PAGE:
The aging app Faceapp remains popular, but is a good example of an app that could compromise your personal information.
Many apps ask for your phone number, email and location. Not all are up to something no good, but think twice before giving your number. Never reveal your Social Security number.
If you’re not using some apps, delete them. Those apps can gather info just sitting on your homepage.
Be alert. If you see “we reserve the right to use your data for marketing purposes,” think about how much you’re willing to share.
If you’re inserting your card or paying cash, it may be time to modernize.
Digital wallets keep your banking info in one easy-to-access spot…and away from hackers.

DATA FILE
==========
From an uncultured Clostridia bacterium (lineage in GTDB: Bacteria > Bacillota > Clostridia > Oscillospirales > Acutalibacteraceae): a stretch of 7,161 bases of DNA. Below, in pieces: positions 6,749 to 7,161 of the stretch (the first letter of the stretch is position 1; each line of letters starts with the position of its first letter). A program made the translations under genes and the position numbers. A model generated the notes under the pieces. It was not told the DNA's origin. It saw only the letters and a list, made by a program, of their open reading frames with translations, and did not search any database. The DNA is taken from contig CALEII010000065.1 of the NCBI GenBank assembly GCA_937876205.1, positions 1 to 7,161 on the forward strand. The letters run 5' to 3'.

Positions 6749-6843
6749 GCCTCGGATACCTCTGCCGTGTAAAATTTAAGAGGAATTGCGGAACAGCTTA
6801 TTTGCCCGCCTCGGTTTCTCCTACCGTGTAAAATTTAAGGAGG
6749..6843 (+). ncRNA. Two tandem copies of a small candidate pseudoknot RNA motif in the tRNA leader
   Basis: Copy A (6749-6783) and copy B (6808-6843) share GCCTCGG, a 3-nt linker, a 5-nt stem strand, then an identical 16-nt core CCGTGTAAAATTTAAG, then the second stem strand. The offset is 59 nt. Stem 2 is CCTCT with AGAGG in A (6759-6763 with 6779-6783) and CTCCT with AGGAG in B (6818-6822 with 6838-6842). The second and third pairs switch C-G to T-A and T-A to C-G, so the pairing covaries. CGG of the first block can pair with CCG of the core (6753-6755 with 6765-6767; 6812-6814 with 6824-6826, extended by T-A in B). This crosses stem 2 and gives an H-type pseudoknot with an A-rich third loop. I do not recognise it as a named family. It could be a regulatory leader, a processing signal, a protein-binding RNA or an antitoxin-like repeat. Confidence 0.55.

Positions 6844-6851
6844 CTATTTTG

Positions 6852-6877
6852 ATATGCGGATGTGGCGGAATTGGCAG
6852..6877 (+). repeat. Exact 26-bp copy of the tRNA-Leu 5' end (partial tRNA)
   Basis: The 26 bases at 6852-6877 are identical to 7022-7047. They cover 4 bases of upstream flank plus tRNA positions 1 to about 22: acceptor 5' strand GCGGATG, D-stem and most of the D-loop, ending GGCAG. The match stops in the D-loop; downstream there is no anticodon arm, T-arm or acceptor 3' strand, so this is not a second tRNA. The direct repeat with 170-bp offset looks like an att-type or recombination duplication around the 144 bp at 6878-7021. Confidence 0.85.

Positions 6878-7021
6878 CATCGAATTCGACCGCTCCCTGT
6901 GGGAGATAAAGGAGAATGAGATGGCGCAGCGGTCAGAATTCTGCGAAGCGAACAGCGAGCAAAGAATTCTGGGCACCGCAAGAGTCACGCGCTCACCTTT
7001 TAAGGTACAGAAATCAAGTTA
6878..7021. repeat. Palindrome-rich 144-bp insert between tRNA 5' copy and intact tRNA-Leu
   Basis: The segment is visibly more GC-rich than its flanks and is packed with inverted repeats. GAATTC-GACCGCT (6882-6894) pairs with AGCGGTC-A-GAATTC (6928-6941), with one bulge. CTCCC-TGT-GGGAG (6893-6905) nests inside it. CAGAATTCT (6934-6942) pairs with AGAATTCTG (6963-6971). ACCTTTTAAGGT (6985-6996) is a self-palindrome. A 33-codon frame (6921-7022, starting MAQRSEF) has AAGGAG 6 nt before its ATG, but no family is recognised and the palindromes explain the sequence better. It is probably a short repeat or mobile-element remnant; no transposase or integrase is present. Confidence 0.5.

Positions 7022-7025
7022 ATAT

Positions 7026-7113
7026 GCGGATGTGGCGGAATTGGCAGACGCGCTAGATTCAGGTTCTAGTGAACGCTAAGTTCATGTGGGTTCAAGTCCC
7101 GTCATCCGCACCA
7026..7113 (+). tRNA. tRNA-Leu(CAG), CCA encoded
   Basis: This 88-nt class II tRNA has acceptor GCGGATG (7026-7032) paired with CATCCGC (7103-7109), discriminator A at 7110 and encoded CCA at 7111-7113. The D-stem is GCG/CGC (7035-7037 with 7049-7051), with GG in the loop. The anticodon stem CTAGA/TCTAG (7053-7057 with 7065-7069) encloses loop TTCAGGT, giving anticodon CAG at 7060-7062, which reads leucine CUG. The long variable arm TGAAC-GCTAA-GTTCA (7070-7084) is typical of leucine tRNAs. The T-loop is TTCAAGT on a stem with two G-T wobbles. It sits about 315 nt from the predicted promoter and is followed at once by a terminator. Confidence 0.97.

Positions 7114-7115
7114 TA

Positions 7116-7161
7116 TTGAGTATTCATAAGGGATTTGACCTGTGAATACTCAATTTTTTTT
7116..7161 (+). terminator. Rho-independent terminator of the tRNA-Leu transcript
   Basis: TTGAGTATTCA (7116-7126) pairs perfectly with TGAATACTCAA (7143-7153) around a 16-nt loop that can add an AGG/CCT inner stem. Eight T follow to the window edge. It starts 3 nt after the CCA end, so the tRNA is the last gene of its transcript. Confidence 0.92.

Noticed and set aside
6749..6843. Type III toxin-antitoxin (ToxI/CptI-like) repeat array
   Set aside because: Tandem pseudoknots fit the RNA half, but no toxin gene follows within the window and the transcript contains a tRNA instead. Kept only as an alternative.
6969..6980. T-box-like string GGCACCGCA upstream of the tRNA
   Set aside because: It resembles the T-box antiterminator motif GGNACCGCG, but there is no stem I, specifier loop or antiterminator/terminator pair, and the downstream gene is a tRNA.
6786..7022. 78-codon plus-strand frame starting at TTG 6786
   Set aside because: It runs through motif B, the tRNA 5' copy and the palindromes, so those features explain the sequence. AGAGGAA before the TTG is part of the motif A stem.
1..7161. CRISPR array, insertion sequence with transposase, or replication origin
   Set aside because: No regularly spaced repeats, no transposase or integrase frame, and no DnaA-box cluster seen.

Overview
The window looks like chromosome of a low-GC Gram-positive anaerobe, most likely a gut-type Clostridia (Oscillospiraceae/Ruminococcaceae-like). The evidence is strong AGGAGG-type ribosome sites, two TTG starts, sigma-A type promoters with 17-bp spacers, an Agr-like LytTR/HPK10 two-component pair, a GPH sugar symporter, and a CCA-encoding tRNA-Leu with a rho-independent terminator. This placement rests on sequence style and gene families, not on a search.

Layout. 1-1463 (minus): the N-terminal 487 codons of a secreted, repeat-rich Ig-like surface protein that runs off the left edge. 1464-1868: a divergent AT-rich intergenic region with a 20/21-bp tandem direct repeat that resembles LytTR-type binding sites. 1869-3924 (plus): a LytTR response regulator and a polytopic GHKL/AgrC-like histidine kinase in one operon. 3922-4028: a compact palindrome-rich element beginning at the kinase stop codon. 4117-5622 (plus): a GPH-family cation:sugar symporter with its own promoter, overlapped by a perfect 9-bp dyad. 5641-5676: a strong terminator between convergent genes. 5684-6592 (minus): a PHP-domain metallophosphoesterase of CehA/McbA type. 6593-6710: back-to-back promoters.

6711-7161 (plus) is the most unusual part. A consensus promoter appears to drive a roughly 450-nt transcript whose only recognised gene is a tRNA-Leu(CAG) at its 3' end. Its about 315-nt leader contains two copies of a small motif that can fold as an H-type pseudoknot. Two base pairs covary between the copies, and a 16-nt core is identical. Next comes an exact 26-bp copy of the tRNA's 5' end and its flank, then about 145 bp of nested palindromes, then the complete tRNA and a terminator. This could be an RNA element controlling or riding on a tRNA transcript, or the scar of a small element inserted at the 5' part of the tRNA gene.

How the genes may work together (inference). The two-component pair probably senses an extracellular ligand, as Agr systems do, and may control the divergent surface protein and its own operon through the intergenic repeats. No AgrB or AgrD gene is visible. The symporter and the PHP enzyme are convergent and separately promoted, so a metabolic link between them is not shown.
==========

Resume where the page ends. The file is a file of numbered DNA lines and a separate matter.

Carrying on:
Mobile payment services like Apple Pay and Google Pay encrypt your payment info. A thief would need your passcode or fingerprint to access your digital wallet.
Not all retailers accept contactless payments, so keep a card in your wallet.
The 2017 Equifax hack exposed the personal data of nearly 150-million people.
Now there’s a settlement and I’ll link you so you can apply. The settlement includes cash and free credit monitoring.
If you haven’t, freeze your credit. This stops potential creditors from seeing your credit report. You can unfreeze it as needed. Sign up for fraud alerts and credit monitoring too. You’ll be notified if someone applies for credit in your name. And get identity theft protection.
Google users can now tell the big G to auto delete personal info after 3 months or 18 months. Auto Delete also applies to your location history. Go to your Google Account and Manage Activity to set things up.